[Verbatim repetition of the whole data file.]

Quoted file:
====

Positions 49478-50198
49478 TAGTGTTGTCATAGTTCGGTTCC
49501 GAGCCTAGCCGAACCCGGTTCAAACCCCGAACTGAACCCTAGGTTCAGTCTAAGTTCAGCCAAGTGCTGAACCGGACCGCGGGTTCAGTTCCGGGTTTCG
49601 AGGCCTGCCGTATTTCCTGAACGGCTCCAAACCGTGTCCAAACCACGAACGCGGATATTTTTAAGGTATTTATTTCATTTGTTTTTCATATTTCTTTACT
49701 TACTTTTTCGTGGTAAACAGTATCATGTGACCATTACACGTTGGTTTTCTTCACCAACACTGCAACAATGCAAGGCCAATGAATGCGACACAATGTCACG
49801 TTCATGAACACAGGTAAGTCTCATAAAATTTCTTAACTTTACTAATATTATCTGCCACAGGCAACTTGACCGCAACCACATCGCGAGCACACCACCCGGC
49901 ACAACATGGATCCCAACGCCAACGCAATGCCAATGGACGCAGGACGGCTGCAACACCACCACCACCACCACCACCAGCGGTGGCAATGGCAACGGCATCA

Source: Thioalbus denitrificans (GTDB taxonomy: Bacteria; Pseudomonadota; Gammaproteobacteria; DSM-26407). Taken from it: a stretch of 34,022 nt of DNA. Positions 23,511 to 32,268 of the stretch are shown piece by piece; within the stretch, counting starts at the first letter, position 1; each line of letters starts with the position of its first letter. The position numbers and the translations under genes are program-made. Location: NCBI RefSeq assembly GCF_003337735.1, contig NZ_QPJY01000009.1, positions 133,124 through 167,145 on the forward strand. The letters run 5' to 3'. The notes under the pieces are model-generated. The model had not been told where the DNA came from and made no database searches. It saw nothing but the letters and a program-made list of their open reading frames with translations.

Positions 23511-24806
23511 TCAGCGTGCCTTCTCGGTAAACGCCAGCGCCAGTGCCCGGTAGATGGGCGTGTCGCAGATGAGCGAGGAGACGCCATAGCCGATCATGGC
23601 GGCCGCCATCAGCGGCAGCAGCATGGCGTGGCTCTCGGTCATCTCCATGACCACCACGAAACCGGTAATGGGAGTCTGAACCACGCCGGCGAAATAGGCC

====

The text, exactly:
Positions 49478-50198
49478 TAGTGTTGTCATAGTTCGGTTCC
49501 GAGCCTAGCCGAACCCGGTTCAAACCCCGAACTGAACCCTAGGTTCAGTCTAAGTTCAGCCAAGTGCTGAACCGGACCGCGGGTTCAGTTCCGGGTTTCG
49601 AGGCCTGCCGTATTTCCTGAACGGCTCCAAACCGTGTCCAAACCACGAACGCGGATATTTTTAAGGTATTTATTTCATTTGTTTTTCATATTTCTTTACT
49701 TACTTTTTCGTGGTAAACAGTATCATGTGACCATTACACGTTGGTTTTCTTCACCAACACTGCAACAATGCAAGGCCAATGAATGCGACACAATGTCACG
49801 TTCATGAACACAGGTAAGTCTCATAAAATTTCTTAACTTTACTAATATTATCTGCCACAGGCAACTTGACCGCAACCACATCGCGAGCACACCACCCGGC
49901 ACAACATGGATCCCAACGCCAACGCAATGCCAATGGACGCAGGACGGCTGCAACACCACCACCACCACCACCACCAGCGGTGGCAATGGCAACGGCATCA

Source: Thioalbus denitrificans (GTDB taxonomy: Bacteria; Pseudomonadota; Gammaproteobacteria; DSM-26407). Taken from it: a stretch of 34,022 nt of DNA. Positions 23,511 to 32,268 of the stretch are shown piece by piece; within the stretch, counting starts at the first letter, position 1; each line of letters starts with the position of its first letter. The position numbers and the translations under genes are program-made. Location: NCBI RefSeq assembly GCF_003337735.1, contig NZ_QPJY01000009.1, positions 133,124 through 167,145 on the forward strand. The letters run 5' to 3'. The notes under the pieces are model-generated. The model had not been told where the DNA came from and made no database searches. It saw nothing but the letters and a program-made list of their open reading frames with translations.

Positions 23511-24806
23511 TCAGCGTGCCTTCTCGGTAAACGCCAGCGCCAGTGCCCGGTAGATGGGCGTGTCGCAGATGAGCGAGGAGACGCCATAGCCGATCATGGC
23601 GGCCGCCATCAGCGGCAGCAGCATGGCGTGGCTCTCGGTCATCTCCATGACCACCACGAAACCGGTAATGGGAGTCTGAACCACGCCGGCGAAATAGGCC